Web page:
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Re: Proposed text for section 1.6.2 and 1.6.3

From: Walden Mathews <waldenm@optonline.net>
Date: Wed, 07 May 2003 18:04:42 -0400
To: "Champion, Mike" <Mike.Champion@SoftwareAG-USA.com>, www-ws-arch@w3.org
Message-id: <002501c314e4$abba05e0$1702a8c0@WorkGroup>


I definitely need to chew on what you said below more.  I do see
a faint link between this "engine" business and the idea of direct
action invocation versus document-writing.  But I believe "engine of
application state" refers to something else.  Someone correct me
if I'm in the weeds here...

In a distributed system with stateless servers, application state
is approximately client state. (I don't want to spend time refining
or defending that statement, even if it's not perfect.)

When, as a client, I do something that results in the server
sending me a new representation, and when that representation
includes the identifiers for the next set of relevant resources
in the domain of discourse for the application, then moving to
the next state is as easy as following the link.  (Again with some
complexity elided.)

That navigation: from representation to identifier to next rep
to next identifier, and so on, is the "engine".  It doesn't really
motivate the client*, but it greatly facilitates the client's exploration
of valid application state.  (And it greatly un-facilitates the
client's exploration of *invalid* application state.) So it's reasonable
to call that an "engine".  (It might be even more reasonable to
call it the road, but that's another matter.)

*except in the sense that opportunity motivates.

Meanwhile, a "vocabulary" just sits there.  If, as a SOA3K client
I know how to invoke some service and do so, there is no
explicit connection between the response I get and my next
action.  No easy next step.  No facilitation.  No engine. <cough>


----- Original Message -----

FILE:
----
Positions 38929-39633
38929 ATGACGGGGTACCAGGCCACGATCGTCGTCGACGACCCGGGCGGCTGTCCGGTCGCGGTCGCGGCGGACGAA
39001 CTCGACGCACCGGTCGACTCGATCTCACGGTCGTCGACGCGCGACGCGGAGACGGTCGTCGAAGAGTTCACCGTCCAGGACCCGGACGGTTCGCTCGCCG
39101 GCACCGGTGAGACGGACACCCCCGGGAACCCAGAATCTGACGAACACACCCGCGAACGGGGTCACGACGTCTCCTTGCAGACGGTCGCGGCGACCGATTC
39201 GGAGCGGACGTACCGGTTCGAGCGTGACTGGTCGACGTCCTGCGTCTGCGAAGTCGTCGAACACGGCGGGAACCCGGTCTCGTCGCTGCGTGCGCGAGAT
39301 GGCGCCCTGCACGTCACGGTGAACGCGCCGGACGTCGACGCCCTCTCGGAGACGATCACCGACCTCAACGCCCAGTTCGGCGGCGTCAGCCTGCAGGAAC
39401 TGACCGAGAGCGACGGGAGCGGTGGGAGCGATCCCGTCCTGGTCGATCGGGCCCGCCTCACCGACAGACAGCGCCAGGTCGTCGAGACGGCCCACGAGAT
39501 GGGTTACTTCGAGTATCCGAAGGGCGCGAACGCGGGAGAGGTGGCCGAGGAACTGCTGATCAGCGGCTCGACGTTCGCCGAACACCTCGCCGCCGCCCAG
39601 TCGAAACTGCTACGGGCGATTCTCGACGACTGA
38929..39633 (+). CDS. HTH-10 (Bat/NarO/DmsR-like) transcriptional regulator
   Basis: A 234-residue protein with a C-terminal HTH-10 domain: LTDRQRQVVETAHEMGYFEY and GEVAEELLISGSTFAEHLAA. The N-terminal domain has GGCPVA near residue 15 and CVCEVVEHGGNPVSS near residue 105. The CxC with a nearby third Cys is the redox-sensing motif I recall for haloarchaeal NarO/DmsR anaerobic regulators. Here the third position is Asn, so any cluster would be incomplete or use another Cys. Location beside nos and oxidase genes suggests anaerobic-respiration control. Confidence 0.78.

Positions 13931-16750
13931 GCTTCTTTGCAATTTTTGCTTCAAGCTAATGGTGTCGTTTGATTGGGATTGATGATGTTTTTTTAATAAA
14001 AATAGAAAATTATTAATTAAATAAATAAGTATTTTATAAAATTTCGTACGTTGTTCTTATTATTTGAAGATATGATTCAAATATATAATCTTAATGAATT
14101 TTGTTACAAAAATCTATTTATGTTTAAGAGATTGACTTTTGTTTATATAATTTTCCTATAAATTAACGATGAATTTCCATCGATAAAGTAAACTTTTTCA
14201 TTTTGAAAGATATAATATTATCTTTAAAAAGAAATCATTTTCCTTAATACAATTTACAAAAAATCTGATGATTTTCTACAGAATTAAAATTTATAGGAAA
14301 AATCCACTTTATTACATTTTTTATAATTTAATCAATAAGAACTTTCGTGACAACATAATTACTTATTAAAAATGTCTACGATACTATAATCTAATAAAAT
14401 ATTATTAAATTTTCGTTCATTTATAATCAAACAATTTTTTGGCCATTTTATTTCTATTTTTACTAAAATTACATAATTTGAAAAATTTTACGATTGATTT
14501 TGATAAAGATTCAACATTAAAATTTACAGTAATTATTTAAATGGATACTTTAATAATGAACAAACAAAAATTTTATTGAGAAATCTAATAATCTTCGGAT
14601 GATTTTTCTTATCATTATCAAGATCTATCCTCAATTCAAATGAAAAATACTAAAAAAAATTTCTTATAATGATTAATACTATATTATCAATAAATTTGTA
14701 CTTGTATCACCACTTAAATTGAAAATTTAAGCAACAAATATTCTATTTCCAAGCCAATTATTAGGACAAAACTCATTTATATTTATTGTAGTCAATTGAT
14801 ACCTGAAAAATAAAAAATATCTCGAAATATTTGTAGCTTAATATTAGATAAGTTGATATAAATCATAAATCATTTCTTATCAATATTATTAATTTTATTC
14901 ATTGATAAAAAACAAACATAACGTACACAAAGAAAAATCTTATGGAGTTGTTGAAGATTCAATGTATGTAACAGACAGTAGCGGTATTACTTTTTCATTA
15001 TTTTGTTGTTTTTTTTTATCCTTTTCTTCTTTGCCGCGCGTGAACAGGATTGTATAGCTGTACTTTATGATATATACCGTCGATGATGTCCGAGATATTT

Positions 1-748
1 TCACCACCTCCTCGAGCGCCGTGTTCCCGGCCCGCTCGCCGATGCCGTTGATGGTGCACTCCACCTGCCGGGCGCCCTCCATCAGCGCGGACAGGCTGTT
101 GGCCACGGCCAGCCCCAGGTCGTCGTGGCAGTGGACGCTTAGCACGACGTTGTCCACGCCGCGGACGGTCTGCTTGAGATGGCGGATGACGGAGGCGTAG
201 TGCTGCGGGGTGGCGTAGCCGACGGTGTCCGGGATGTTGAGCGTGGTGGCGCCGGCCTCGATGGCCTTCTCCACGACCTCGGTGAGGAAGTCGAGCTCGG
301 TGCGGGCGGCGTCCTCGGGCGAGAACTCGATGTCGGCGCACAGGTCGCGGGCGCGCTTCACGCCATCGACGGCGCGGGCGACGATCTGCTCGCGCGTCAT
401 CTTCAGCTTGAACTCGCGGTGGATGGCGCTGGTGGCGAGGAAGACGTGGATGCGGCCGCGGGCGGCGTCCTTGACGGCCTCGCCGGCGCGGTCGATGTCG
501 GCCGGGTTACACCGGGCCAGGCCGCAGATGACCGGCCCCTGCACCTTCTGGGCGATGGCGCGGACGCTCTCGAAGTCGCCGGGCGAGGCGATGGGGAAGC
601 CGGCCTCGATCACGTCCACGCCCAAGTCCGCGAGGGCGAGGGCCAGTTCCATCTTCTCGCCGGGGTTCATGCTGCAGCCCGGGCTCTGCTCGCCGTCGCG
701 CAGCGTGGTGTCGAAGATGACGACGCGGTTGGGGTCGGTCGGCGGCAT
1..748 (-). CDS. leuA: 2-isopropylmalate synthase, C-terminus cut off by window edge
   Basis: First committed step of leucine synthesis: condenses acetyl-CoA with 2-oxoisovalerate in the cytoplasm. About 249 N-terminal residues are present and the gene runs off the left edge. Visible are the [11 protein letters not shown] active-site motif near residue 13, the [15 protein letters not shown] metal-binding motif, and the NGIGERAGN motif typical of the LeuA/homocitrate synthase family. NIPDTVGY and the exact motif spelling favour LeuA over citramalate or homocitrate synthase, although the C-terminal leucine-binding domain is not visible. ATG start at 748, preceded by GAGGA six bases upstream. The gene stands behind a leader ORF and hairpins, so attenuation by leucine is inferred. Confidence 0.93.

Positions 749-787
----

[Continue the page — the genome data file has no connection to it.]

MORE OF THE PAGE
From: "Champion, Mike" <Mike.Champion@SoftwareAG-USA.com>
To: <www-ws-arch@w3.org>
Sent: Wednesday, May 07, 2003 5:15 PM
Subject: RE: Proposed text for section 1.6.2 and 1.6.3

> > -----Original Message-----
> > From: Walden Mathews [mailto:waldenm@optonline.net]
> > Sent: Wednesday, May 07, 2003 3:51 PM
> > To: Mike Champion; www-ws-arch@w3.org
> > Subject: Re: Proposed text for section 1.6.2 and 1.6.3
> >
> >
> >
> > I think that anyone who hasn't read the REST thesis is going to
> > be lost in the language about "engine of application state".  Is there
> > a more "plain english" way to express this thought?
> Hmm, I was trying to preserve what I thought was a very good point in the
> previous draft (I think Dave Orchard wrote it after a long discussion with
> Roy Fielding on the subject).  But your point is well taken, this is not a
> familiar concept.  And it gets to the "how does the book get ordered"
> discussion I had with Mark in the last post.
> > I think the truth is that "SOA of the third kind" (it's as good as
> > your other names, admit it) has no discernable pattern for
> > driving application state, unlike REST.  Unless someone can
> > convince me otherwise.
> This is a tricky subject, but I think it gets to the core of what we've
> arguing about for the last year or so.  In REST, one directly manipulates
> representations of resources that tell somebody/some program to go out and
> ship the book (or whatever).  That's clearly a hypermedia approach to
> setting the application state to "Person X ordered book Y."  In
> "non-REST/SOA of the Third Kind / API SOA"  there is presumably some
> software component/object/service/application out there that maintains its
> state, and that state is not exposed as a Web resource, so we invoke some
> code to set the application state.  So we have "the application itself as
> the engine of application state" as opposed to "hypermedia as the engine
> application state."  But it's all pretty metaphysical ... I don't have
> strong feelings that this *needs* to be in the WSA document, except that
> much virtual ink has been spilled over the REST vs non-REST issue, and
> is the essence of it, so we ought to try to at least put it in
> perspective.
> I think your comments have suggested how this might be clarified in the
> draft ...
> Mike
Received on Wednesday, 7 May 2003 18:35:24 UTC

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